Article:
• python autostart
  • In the next section we will configure an Apache site to run the blog from.

Installing and configuring Apache to run your blog

  • First off we need to install Apache, if you haven't already got it installed;

    • sudo apt-get install apache2
  • With Apache installed, we need to create a directory to store the blog content, in this example, my blog is called "battyblog"

    • sudo mkdir -p /var/www/battyblog
  • Alter the ownership of this folder to allow our "batty" user to create/delete files/folders

    • sudo chown -R batty:www-data /var/www/battyblog
  • Next we will configure the sites-available to Apache and add configuration for the battyblog site

  • Let's go to the Apache "sites-available" directory

    • cd /etc/apache2/sites-available
  • Create a new file with the name being that of your blog

    • sudo nano battyblog
  • Copy and paste the following into the new file, obviously replacing the domain name with yours

    • <VirtualHost *:80>

    • ServerName

    • DocumentRoot /var/www/battyblog

    • ErrorLog ${APACHE_LOG_DIR}/battyblog_error.log

    • CustomLog ${APACHE_LOG_DIR}/battyblog_access.log combined

    • </VirtualHost>

  • Now we can enable the battyblog site to make it available

    • sudo a2ensite battyblog

    • sudo service apache2 restart

  • If all went to plan, the site should now be available

  • Next stage is to put our Dropbox synchronised blog content into our Apache site, battyblog.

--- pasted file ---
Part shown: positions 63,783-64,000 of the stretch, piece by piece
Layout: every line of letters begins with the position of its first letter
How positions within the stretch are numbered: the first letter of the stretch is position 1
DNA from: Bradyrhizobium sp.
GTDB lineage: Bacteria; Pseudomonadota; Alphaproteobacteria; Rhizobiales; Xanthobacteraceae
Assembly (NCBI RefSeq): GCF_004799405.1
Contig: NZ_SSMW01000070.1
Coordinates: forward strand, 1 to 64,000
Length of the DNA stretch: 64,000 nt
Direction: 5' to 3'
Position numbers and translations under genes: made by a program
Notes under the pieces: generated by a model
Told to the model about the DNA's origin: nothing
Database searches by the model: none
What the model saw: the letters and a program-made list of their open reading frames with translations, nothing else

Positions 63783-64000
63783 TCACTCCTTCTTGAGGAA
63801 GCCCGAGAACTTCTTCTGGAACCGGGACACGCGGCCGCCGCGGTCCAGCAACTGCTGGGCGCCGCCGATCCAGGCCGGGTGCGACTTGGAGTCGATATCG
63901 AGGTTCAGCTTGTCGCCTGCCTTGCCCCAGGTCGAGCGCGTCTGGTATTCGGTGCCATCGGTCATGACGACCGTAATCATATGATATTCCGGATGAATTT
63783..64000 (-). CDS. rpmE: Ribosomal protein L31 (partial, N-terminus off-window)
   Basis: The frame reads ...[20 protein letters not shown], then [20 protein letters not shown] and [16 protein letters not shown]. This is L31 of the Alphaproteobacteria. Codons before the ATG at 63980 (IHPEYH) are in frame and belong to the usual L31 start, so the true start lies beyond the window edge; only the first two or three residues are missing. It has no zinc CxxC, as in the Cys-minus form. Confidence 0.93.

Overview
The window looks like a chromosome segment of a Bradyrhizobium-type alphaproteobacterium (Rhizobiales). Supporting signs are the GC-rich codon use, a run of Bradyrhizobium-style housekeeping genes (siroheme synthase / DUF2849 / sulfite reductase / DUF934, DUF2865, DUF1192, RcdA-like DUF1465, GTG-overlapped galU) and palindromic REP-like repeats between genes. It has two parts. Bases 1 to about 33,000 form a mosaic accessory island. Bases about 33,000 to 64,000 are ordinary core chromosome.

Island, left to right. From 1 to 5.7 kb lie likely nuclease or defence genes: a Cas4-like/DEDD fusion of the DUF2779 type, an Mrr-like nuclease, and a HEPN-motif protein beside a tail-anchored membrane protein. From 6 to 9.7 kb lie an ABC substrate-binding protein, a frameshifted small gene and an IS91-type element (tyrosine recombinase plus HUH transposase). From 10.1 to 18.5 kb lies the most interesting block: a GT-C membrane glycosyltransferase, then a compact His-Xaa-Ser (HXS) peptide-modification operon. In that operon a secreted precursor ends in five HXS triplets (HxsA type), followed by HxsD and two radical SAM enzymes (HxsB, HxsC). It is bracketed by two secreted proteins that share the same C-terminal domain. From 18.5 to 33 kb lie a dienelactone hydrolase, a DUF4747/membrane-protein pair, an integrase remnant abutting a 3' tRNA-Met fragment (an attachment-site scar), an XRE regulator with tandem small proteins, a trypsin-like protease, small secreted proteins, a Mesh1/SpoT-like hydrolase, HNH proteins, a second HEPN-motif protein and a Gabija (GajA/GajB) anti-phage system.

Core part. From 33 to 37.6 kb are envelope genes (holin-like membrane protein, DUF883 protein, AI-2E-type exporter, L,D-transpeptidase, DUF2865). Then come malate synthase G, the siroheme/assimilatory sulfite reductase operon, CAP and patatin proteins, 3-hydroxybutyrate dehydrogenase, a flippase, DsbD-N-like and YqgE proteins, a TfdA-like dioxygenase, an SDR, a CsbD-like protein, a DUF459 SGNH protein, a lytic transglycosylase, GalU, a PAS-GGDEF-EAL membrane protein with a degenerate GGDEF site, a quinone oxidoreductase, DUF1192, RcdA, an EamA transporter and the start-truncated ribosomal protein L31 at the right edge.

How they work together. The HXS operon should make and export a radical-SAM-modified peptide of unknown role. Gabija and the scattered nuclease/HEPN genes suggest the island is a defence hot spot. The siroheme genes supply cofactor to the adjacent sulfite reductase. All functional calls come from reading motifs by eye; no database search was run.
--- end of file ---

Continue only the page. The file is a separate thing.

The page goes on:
• NOTE: I haven't covered any aspects of Apache security that can be configured. That is out of the scope of this article! But I suggest you go do some reading on the subject prior to going live.

Syncing the local blog with your Apache content directory

  • Time to take some stock and see where we are.

  • The root of the battyblog site from a local Dropbox perspective is;

    • Dropbox blog location

    • ~/Dropbox/Apps/Fargo/blogs/battyblog

  • The root Web directory of the blog has been set to;

    • Apache blog location

    • /var/www/battyblog

  • Next we need to setup a simple one-way rsync job to synchronise the content from our local Dropbox location to the root of the Apache blog location.

    • ~/Dropbox/Apps/Fargo/blogs -> /var/www/battyblog
  • Open up the crontab

    • crontab -e
  • Copy and paste the following into a blank line of the crontab

    • * * * * * /usr/bin/rsync -avzh --delete /home/scriven/Dropbox/Apps/Fargo/blogs/ /var/www/ < /dev/null 2>&1

    • CTRL o

    • CTRL x

  • This will run an rsync (with delete) every minute. The delete will remove files on the destination directory at every sync. The < /dev/null<&1 ensures that your batty mailbox doesn't get filled up with run messages! You're welcome :smiley:

  • With that final step you should see the content of the blog start to appear in a few moments in the /var/www/battyblog directory.

  • In the next section we will finish off by configuring the DNS for your domain so that the blog appears on the internet.

Configure DNS to allow visits to the self-hosted blog

  • Go to your DNS management and create a new 'A' record that points to the IP address of the VPS we have just been working on.

  • For example; A

  • NOTE: This change may take minutes, possibly hours.

  • Once the change has occurred visit the site to see the fruits of your labour

  • Any changes you now make to your blog will be synchronised within a minute or two with your VPS.

  • And this is where this article comes to an end, if you have any questions or comments please contact me @chrisdadswell on Twitter.

VPS provider

Links used for this guide


  • Dave Winer - Creator of Fargo and other such software snacks(tm) :cheesecake:

Last built: Thu, Oct 23, 2014 at 3:50 PM

By Chris Dadswell, Monday, July 14, 2014 at 1:44 PM. I can't wait till my Fro is full-grown